“Jackson and I can take care of everything in the barn,” he breathed. “You can start fixing fences if you want.”
“Fixing fences?” Emily questioned.
“It’s really easy. You take some baling wire and wire all of the poles back together. It’s just a temporary fix until we install new fences. And that might be a while,” the man explained.
Emily took in all of this information, uncertain on how the final project would turn out. She followed Johnny into a closet in the barn, and he retrieved a pile of baling wire. He then grabbed some wire cutters off a shelf and placed both items in Em’s hands. The wire was rough against her palms, and it left brown stains on her skin. She wrinkled her face in disgust, still not used to the idea of getting her hands dirty.
“Are there gloves?” Emily requested.
Johnny reached into his back pocket and pulled out a pair of leather gloves. “Here, you can use mine,” he declared. “They might be too big, but they’ll keep your hands clean.”
Emily put the gloves in her back pocket, and then fetched a bag for the wire and cutters. It was a dusty leather sack with spider webs all over it, but it would do. She carefully placed both items inside, and then slipped the bag over her shoulders. Her boots clomped against the floor of the barn as she walked through the building and out into the field. She placed two fingers in her mouth and whistled. Gypsy immediately came running towards the girl. Em led the horse into the barn and strapped the bridal onto her head. She was just about to go fetch a saddle when Johnny reappeared.
“Gypsy can ride bareback, if you want. It’s less of a hassle that way,” the man suggested.
Emily contemplated the idea of riding a horse without a saddle. She thought it be extremely uncomfortable. And how would she hold on? On the saddle, there was a horn to grip while riding. Without the saddle, Em would have to rely on the reins and Gypsy’s mane. To Em, that seemed very unsafe; it also meant less hassle with the saddle. With an uncertain breath, the girl grabbed Gypsy’s reins and led the horse out into the open without a saddle. She fetched a stool so she could easily climb onto the horse’s back. Emily had to pull herself onto Gypsy’s back since there was no stirrup to support her foot. Once she was on the horse’s back, she realized how uncomfortable it was to ride bareback. Gypsy’s backbone was cutting into Em’s butt, and it felt like she was going to slip off. There was a part of her that wanted to get off and get a saddle, but there was another part that was too lazy to get back off. With a shaky breath of confidence, Emily fastened the leather bag around her shoulders and moved Gypsy forward. The horse wanted to take off, but the girl held her back. Walking bareback, Emily figured, was going to be easy. Running bareback, however, was going to be a death wish.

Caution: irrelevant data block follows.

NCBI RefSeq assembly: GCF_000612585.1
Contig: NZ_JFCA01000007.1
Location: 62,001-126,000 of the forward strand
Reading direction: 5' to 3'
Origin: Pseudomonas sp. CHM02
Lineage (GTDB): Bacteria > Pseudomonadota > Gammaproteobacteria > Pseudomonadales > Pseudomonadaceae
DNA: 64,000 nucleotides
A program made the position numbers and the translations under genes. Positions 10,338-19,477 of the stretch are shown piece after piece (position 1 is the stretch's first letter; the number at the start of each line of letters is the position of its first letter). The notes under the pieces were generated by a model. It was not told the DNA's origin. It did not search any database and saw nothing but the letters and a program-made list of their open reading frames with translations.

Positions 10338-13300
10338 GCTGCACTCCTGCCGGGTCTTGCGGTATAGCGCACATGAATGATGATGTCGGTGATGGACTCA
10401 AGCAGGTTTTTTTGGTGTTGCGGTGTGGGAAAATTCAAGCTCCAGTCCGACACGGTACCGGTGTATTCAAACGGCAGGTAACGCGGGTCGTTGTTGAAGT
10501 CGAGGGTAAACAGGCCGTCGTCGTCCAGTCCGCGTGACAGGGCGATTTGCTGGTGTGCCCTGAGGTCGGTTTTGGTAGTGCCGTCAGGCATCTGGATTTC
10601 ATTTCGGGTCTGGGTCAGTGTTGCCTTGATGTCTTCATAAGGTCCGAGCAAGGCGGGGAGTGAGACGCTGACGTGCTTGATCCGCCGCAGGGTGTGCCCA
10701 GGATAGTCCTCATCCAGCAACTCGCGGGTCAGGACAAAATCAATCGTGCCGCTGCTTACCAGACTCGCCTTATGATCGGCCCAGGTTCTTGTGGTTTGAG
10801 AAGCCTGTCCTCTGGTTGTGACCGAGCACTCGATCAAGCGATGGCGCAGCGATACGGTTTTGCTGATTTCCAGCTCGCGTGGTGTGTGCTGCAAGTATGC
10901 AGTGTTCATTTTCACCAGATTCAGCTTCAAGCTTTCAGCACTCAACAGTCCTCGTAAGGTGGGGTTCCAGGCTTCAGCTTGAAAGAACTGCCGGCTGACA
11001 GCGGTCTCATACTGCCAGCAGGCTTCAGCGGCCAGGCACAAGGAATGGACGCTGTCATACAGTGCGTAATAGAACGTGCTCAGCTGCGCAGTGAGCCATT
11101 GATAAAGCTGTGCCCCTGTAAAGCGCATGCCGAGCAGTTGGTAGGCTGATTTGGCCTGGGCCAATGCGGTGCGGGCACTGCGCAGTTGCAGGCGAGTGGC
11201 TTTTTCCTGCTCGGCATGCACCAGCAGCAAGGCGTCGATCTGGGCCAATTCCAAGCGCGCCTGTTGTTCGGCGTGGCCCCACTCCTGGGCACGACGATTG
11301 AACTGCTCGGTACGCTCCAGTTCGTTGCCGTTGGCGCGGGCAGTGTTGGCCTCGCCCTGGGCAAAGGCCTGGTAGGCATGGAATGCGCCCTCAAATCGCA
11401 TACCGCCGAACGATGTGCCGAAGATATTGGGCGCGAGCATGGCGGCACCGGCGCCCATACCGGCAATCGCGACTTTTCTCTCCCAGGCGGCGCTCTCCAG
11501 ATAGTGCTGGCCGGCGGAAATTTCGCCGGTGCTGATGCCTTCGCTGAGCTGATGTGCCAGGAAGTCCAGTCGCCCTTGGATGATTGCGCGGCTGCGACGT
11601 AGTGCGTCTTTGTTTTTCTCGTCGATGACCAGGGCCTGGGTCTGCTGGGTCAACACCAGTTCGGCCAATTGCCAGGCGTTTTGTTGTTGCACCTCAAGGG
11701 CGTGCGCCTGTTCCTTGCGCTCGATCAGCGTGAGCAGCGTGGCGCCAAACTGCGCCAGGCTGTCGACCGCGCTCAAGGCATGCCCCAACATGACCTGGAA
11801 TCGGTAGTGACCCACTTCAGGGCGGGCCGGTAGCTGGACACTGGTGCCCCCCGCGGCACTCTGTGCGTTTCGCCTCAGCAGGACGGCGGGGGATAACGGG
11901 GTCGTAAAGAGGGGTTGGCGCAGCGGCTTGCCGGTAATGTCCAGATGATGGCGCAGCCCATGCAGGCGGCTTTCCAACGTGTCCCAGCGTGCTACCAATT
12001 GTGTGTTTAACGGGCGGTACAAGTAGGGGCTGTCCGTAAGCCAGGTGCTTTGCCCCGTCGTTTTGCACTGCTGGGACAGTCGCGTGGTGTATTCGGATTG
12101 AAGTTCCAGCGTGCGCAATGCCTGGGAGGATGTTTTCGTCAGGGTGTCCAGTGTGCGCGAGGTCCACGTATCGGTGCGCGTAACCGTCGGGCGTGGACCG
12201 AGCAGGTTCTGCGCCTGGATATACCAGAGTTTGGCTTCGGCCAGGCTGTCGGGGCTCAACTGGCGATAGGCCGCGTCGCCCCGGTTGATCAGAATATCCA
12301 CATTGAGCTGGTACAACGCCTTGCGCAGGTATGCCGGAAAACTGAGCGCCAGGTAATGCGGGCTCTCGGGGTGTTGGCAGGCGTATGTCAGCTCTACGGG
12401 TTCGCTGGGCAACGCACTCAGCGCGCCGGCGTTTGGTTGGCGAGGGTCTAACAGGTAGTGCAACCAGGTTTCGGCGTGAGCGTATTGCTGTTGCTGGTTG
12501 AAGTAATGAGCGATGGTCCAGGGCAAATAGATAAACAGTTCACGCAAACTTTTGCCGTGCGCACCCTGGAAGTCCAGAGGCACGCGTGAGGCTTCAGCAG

Emily started with the fence that was next to the barn. Her plan was to follow the fence all the way around the ranch. She knew that would take a while since the ranch was so big, but it would give her time with her thoughts. Not that she needed time with her thoughts; it would just be nice to have some peace and quiet. She could really start to think about her spiritual life. Was faith in God something she truly wanted to pursue? Would it honestly answer the questions she had about her life? Nothing else was answering her questions, so maybe this would.
They came upon the first part of the fence that was broken. Emily pulled Gypsy to a stop, and then slid off of her back. The girl went to grab the gloves that were in her back pocket, but only one glove remained. Em looked around on the ground to see if it had fallen or got caught by the wind, but it was nowhere to be seen. Not only would she now have to do this job and get her hands dirty; she would also have to get Johnny a new pair of gloves. With a sigh of frustration, Emily opened the leather bag and pulled out the wire and wire cutters. She pulled the wooden fence back together and wrapped the wire tightly around the posts. After twisting it several times, she cut the wire and filled up the bag with the extra wire. Em let the bag fall back onto her shoulders, and then climbed back onto Gypsy. She struggled getting onto the horse’s back since there was no stool to step up from, but she eventually succeeded. With a snort, Gypsy continued to walk along the fence line. The wind brushed through Emily’s strawberry blonde hair, making the sun bounce off of it. She was starting to get used to the rhythm of Gypsy’s backbone as she walked, and it soon became a comforting movement. With the sound of the whistling grass and the singing birds, along with the sensation of the cool breeze and the warm sun, Emily felt at ease.